The first book that popped into my mind when I read this prompt was predictably Fangirl by Rainbow Rowell. Though the pop culture reference in this book is fictional, Simon Snow resembles a popular magical series about wizards closely enough that I feel like it mirrors an actual reference.

What are your answers to these prompts? What do you think about the books I’ve mentioned? Who is your favorite superhero? Let me know in the comments section below!



Top Ten Tuesday

Top Ten Tuesday: Best Books of 2016


Happy Tuesday!! Can you believe that 2016 has almost come to a close? It feels like it was New Year’s Day just yesterday, yet here we are as 2017 fast approaches. I’ve been fortunate to have read a plethora of fantastic books this past year, so narrowing down a list of my Top Ten Best Books of 2016 was no easy feat. Nevertheless, here are the best books I’ve read in 2016 in the order that I read them:











What are some of the best books that you read in 2016? What do you think of the books on my list? Let me know in the comments section below!




The Jingle Bell Tag


If I had to name my favorite genre of music, it would probably be Christmas music. Not only is there a song for every mood and situation and level of festivity you’re feeling, but holiday tunes also never fail to make me smile. (Except for “Christmas Shoes.” That song is the definition of SAD.) As you can imagine, I was so excited when I discovered that I had been tagged in the Jingle Bell Tag, created by Richard @ The Humpo Show. Thanks so much to Amy @ Curiouser and Curiouser for tagging me!

Now, on with the merry festivities!

“All I Want For Christmas Is You…” | What book do you want to see under the Christmas Tree?

I actually didn’t ask for any books for Christmas this year (*gasp* I know, I’m trying to show some self-control). Honestly, if Santa could buy me my textbooks for next semester that would be superb…

My Antonia“Simply Having A Wonderful Christmas Time…” | What book that you have read this year have you enjoyed the most?

Oooh, what a tough question! I don’t think I’ll be able to choose just one because I’ve read a bunch of fantastic books in 2016, so I’ll go with three that come to mind: My Ántonia by Willa Cather, One Hundred Years of Solitude by Gabriel García Márquez, and Gone with the Wind by Margaret Mitchell.

The_BFG_(Dahl_novel_-_cover_art)Elf | What book unleashes your inner child?

The BFG by Roald Dahl is always my go-to answer for this kind of question. It was my favorite book when I was in elementary school and after rereading it recently I can say that it’s still one of my favorite stories. Not only is it adorable, but it’s incredibly clever, witty, and well-written. If you’re not convinced, here are my top 8 reasons why you should read this lovely little gem (but believe me, there are way more than just eight!).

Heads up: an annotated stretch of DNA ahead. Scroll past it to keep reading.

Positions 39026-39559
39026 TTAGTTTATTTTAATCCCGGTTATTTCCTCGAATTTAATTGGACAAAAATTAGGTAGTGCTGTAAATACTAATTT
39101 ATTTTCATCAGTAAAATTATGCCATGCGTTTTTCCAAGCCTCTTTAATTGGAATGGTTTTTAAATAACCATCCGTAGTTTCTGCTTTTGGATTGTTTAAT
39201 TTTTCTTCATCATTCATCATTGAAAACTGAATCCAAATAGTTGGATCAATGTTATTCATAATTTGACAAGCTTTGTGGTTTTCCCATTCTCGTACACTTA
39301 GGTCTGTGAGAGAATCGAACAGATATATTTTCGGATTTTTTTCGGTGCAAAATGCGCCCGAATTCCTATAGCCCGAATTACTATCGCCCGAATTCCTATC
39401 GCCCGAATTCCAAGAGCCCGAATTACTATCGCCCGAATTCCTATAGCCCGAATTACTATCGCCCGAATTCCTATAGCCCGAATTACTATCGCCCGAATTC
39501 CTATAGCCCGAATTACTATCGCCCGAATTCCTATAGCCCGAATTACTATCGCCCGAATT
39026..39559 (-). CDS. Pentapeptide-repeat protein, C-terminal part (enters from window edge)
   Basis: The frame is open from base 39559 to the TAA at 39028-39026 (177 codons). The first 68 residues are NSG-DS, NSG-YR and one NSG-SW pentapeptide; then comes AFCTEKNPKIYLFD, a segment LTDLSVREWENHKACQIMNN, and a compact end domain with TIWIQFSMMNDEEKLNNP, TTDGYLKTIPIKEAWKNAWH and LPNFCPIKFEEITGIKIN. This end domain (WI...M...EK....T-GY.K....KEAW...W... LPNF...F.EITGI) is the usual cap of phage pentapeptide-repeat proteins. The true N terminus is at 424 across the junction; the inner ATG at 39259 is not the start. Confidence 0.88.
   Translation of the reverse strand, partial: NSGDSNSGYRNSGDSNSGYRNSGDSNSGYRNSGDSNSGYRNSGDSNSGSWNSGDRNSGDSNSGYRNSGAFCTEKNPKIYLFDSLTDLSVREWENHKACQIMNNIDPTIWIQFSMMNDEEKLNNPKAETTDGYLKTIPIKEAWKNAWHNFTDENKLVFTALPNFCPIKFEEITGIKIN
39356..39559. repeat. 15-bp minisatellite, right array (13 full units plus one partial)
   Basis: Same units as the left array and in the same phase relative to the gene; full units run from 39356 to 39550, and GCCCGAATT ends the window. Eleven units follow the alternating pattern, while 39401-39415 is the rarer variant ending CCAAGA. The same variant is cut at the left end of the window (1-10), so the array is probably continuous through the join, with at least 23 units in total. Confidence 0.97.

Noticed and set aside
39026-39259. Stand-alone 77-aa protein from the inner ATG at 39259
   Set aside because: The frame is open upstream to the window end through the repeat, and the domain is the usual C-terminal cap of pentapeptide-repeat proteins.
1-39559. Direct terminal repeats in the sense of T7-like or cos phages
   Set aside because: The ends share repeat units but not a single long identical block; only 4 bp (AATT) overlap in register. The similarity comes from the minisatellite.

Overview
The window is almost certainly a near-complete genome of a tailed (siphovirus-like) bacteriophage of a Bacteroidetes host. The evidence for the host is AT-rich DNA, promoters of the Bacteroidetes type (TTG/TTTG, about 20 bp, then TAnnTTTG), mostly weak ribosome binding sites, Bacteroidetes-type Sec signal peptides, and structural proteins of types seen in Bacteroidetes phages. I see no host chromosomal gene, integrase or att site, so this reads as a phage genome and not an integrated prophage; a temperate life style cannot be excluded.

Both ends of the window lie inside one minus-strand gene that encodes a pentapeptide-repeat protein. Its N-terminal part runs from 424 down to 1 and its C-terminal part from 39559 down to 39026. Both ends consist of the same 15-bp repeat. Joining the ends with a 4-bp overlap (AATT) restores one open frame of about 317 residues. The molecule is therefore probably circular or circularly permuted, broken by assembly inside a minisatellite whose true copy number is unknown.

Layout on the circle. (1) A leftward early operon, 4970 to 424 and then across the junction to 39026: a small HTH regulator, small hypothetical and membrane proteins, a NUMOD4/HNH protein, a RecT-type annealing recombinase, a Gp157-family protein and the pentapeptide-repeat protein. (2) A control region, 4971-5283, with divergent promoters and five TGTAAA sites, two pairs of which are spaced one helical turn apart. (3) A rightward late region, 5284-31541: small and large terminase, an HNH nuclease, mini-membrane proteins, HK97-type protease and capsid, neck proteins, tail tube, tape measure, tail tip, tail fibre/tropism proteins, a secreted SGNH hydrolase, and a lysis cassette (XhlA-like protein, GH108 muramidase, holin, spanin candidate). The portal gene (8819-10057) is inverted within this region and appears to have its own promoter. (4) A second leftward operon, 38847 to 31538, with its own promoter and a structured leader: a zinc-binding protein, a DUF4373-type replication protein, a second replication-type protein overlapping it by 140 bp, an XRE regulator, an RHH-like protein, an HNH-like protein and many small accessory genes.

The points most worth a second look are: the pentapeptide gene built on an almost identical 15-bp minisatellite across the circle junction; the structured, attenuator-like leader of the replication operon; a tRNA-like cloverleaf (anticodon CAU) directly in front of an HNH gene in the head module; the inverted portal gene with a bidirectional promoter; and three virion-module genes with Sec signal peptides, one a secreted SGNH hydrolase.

my true love gave to me cover“It’s Beginning to look a lot like Christmas…” | Which book has the most festive look to it?

Definitely My True Love Gave to Me! This collection of holiday stories edited by Stephanie Perkins is perfect for this festive time of year. I love the variety of authors as well as the many different holidays that are represented within the twelve stories. There’s bound to be something for every reader to enjoy, no matter what holiday you celebrate or what kind of festive mood you’re in!

Vicious by V.E. SchwabThe Grinch | Your favourite villain…

Again, here’s another go-to answer of mine: Victor and Eli from Vicious by V.E. Schwab. These villains are dark and twisted, but there’s also a sense of morality and ambiguity to them. This is particularly true with Victor, who might be considered more of an anti-hero than an actual villain. Regardless, these characters have stuck in my mind ever since their first wild adventure.

jane eyre coverThe Holiday | Name your favourite TWO couples…

One: Taylor and Jonah from Jellicoe Road by Melina Marchetta (as if I haven’t talked about this adorable duo enough on this blog…). Two: Jane Eyre and Mr. Rochester from Jane Eyre by Charlotte Bronte. Even though they’re not actually a couple for the majority of the novel, I think the way they come together at the end is really beautiful. They’re certainly not perfect, but they show that love doesn’t have to be.

16130What book would you like to give as a present to your followers?

Oh, so many amazing books to choose from! I think that I’ll have to go with Alexander Hamilton by Ron Chernow. This hefty biography is incredibly well-written and Hamilton’s life is so interesting and unbelievable that it almost reads like fiction. It’s also really fun to read it with songs from the Hamilton musical playing in the background– so much US history at once!!


I also tag YOU, lovely reader!!